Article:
posted by n9 at 6:26 PM on July 25, 2006 [1 favorite]

jfuller writes: It's not like you're frozen out of the study of literature because you don't have a PhD and a tenure-track position. If there's any study you can pursue on your own, for love, literature is it.

Entirely true. I'd even argue that doing literature for a living can sort of corrupt any "pure" enjoyment of it. Then again, it's nice to be paid for doing what you like. Or as Robert Frost wrote:

"My object in living is to unite
My avocation and my vocation
As my two eyes make one in sight."
posted by bardic at 6:27 PM on July 25, 2006

An appropiate Onion article.
posted by Iridic at 6:29 PM on July 25, 2006

A189Nut: "What's so problematic about attaching social and political relevance to works of literature, and in doing so, accepting most of all that aesthetic judgements can't be our sole standard?"

If that's all critical theory was, then it would be fine. And if all people did before critical theory was sit around and agree that Persuasion is great, then critical theory would have been a great saviour. But it's more complex than that. Was there really a lack of rigor before critical theory came into popularity? It might have been, in certain quarters, but it's just as easy to be unrigorous and be 'critical.' That's the criticism, right? Attaching relevance only works when the connection is real and established. The cynical disgust which so many pour on postmodern readings of literature is often justified precisely because those reading bring ridiculous and tangential words of ambiguous meaning into it. It's not that, for example, Jane Austen is totally unrelated to 'post-industrial feminism;' it's that, first of all, it's very difficult to discuss Austen in those terms, and requires a hell of a lot more work than critical theorists seem willing to put into it; and that, second of all, the words that critical theorists use are generally pretentious anyhow.

In short: we shouldn't be sitting around saying, "gee, this book is neat." Neither should we be sitting around making up words to make ourselves seem erudite. We should be discussing things carefully, rigorously, unpretentiously, and honestly.
posted by koeselitz at 6:30 PM on July 25, 2006

Reading great writers under the instruction of someone who really knows what they are talking about (almost certainly having read books about books) is truly one of the greatest things that I've ever done. A literature class that is taught well is so rich with things you really need to know but might never realize... and beauty, and ways of thinking and seeing that are so different and wonderful....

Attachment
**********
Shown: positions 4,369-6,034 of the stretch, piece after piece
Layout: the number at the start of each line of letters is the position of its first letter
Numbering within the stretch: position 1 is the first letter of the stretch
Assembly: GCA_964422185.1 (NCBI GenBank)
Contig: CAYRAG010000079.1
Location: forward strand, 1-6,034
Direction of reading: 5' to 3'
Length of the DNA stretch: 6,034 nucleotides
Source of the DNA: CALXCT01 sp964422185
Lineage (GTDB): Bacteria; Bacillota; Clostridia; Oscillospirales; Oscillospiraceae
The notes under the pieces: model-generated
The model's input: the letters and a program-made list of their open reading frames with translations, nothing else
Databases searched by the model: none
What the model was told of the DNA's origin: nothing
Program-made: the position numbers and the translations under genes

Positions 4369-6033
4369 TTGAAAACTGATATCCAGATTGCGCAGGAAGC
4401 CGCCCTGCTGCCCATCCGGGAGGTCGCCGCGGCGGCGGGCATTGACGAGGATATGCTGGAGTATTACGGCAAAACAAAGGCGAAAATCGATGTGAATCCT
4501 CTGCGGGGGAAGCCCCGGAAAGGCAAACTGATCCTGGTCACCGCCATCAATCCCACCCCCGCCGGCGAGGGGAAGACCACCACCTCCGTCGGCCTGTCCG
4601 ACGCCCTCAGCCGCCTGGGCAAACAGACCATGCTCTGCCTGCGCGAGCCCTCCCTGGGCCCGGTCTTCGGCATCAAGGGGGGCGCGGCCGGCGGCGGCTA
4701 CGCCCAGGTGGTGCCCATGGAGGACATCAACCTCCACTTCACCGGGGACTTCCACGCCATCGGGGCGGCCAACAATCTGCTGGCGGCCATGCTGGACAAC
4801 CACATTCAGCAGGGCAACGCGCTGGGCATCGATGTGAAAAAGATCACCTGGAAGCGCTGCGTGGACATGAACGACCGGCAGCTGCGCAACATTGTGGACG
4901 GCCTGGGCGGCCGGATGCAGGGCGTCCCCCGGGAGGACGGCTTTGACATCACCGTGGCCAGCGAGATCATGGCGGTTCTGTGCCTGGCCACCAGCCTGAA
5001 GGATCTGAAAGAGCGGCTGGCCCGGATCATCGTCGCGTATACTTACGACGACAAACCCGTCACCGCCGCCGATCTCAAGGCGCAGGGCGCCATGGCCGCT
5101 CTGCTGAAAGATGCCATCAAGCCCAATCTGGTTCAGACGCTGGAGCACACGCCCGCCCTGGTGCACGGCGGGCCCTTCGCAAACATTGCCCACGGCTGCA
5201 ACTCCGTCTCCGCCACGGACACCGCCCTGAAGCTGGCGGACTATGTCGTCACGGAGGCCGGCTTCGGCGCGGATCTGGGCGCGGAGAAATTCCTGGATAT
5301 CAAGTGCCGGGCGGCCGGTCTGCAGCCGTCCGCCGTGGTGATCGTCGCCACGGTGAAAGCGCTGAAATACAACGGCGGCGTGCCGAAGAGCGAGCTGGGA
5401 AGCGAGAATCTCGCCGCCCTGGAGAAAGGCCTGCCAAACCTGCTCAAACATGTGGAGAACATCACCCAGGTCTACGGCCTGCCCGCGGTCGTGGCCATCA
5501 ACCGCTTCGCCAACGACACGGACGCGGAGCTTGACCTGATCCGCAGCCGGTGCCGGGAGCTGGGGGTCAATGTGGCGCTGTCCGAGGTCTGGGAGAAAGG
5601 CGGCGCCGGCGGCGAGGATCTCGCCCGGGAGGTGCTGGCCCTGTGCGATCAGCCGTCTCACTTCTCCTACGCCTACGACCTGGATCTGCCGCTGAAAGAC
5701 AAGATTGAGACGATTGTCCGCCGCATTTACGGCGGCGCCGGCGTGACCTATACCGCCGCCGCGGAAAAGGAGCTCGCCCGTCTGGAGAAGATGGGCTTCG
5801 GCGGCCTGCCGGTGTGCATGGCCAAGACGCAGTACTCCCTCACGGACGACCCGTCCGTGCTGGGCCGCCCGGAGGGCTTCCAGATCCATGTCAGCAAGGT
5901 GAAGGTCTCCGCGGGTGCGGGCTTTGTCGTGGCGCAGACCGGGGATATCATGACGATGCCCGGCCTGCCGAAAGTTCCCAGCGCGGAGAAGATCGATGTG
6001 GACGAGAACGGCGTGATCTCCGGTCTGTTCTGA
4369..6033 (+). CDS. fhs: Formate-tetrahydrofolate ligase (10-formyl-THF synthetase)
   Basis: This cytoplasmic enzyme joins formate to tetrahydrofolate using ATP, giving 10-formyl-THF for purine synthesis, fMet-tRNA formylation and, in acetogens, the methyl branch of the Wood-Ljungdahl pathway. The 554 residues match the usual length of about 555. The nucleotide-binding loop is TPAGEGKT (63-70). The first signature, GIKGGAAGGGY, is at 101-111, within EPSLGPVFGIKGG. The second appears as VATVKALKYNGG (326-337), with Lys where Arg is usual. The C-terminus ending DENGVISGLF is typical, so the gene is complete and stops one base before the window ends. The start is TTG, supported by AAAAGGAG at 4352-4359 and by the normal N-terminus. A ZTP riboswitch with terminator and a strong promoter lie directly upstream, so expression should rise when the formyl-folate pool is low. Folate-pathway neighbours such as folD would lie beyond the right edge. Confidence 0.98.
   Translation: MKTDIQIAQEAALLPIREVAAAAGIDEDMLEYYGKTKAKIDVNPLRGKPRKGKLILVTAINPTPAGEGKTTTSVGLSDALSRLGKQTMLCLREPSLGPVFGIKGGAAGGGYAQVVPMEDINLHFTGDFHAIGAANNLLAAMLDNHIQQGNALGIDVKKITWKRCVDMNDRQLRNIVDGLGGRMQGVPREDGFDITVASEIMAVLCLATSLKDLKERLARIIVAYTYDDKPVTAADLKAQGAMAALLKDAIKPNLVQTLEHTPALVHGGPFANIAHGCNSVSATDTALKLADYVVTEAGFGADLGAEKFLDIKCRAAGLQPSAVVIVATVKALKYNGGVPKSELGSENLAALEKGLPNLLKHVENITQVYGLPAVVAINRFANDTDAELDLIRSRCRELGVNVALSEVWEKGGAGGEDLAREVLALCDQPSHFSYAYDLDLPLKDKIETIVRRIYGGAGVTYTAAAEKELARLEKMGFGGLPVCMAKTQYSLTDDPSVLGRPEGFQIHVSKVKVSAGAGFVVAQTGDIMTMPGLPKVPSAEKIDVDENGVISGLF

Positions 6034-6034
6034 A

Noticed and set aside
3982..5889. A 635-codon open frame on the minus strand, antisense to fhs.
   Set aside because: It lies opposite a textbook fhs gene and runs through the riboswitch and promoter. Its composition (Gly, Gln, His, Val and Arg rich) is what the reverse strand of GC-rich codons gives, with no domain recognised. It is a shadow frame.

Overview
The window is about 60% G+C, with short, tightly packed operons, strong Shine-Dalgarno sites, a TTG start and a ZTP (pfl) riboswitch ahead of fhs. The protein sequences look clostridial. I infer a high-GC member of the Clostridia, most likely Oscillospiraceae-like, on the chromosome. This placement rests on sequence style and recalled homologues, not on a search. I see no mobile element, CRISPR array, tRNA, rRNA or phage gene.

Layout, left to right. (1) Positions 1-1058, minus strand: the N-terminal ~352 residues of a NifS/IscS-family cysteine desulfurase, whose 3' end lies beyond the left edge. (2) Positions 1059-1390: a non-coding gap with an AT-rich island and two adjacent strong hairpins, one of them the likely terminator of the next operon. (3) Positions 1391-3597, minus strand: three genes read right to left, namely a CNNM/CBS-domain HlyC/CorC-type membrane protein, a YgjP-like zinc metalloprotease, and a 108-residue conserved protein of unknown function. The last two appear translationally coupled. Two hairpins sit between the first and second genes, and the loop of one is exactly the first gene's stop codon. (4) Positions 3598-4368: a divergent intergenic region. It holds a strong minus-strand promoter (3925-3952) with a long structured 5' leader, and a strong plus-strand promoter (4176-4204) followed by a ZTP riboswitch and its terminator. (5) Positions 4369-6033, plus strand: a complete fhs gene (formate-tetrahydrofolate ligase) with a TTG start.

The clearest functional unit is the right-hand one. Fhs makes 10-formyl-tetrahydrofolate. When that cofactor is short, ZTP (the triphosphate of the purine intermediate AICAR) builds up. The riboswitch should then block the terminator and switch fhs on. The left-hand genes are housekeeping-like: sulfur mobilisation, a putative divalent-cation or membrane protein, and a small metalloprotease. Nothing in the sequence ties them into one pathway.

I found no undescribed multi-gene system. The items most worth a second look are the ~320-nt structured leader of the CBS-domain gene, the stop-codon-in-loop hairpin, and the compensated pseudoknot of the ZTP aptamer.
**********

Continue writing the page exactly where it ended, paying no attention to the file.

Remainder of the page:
My handful of great classes were all lit classes and I learned more in them than I learned from every other class I've taken all put together.
posted by n9 at 6:32 PM on July 25, 2006

The funniest thing about that Onion article is that anyone who's ever taken deconstruction seriously does exactly that with fast food menus every time they eat in one of those places, before they even know what's happened.

Well, that is, to say, I do.
posted by unSane at 6:33 PM on July 25, 2006

I find it hard to understand what you'd think you'd be doing at a Phd level other than reading 'books about books.'

Writing them.
posted by BitterOldPunk at 6:37 PM on July 25, 2006

Another data point: one of the reasons I originally became interested in crit. theory. was because I came from a math background (transferred after a year of undergrad math) and I had very little knowledge of the canon. Discussing critical theory allowed me to riff on lit without actually reading too much. I eventually realized what a waste this was and mended my ways, but it was scary how little else you had to read if you could quote Kristeva and William Jameson.

I attended exactly one lecture in my entire three year undergrad course and came out one alpha short of a first. I think that tells you something (about the Oxford Lit. environment in the late 80s, not me).
posted by unSane at 6:37 PM on July 25, 2006

Writing them.
posted by BitterOldPunk

Bdoink. Thank you.
posted by unSane at 6:38 PM on July 25, 2006

posted by bardic at 6:41 PM on July 25, 2006

Sorry. Frederic Jameson. Shows you how much I remember.